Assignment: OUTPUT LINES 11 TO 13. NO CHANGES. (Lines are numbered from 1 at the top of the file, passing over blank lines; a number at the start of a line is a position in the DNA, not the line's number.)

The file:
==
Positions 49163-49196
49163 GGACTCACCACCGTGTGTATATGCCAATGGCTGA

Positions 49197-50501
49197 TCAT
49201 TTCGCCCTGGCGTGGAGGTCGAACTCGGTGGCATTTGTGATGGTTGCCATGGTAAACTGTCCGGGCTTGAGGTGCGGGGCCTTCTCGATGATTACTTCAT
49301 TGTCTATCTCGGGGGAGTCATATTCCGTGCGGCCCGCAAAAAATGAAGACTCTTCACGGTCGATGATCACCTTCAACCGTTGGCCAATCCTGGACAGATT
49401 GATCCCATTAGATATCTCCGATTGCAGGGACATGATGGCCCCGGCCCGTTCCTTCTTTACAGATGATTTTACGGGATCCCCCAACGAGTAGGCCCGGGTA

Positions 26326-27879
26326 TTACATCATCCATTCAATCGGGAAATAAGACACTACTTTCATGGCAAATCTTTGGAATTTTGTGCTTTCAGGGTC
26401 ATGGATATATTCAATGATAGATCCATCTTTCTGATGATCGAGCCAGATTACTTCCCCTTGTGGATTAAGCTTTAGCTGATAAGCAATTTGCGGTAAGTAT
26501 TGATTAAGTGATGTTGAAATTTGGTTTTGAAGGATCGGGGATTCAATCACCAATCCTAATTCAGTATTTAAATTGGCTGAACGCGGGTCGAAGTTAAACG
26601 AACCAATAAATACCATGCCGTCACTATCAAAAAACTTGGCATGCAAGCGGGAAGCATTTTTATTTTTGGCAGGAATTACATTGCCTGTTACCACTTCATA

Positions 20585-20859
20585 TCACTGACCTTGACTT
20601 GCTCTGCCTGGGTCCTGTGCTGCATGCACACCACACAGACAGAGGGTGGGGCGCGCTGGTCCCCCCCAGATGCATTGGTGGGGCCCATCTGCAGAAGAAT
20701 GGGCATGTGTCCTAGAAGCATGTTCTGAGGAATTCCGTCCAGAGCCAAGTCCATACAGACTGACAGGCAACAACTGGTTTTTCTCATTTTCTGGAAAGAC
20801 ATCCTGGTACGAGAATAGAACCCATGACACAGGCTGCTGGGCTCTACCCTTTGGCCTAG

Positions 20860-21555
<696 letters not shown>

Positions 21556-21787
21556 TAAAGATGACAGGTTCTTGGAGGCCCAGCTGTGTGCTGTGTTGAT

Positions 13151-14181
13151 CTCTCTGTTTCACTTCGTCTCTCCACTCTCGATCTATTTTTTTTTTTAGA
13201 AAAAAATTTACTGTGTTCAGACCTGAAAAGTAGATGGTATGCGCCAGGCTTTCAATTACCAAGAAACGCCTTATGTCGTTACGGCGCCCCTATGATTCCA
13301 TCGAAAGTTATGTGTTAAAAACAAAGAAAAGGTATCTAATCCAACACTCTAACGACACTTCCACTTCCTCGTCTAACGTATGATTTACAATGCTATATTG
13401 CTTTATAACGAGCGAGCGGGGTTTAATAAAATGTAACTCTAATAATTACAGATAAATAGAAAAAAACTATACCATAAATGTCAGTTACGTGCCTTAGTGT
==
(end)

26501 TGATTAAGTGATGTTGAAATTTGGTTTTGAAGGATCGGGGATTCAATCACCAATCCTAATTCAGTATTTAAATTGGCTGAACGCGGGTCGAAGTTAAACG
26601 AACCAATAAATACCATGCCGTCACTATCAAAAAACTTGGCATGCAAGCGGGAAGCATTTTTATTTTTGGCAGGAATTACATTGCCTGTTACCACTTCATA

Positions 20585-20859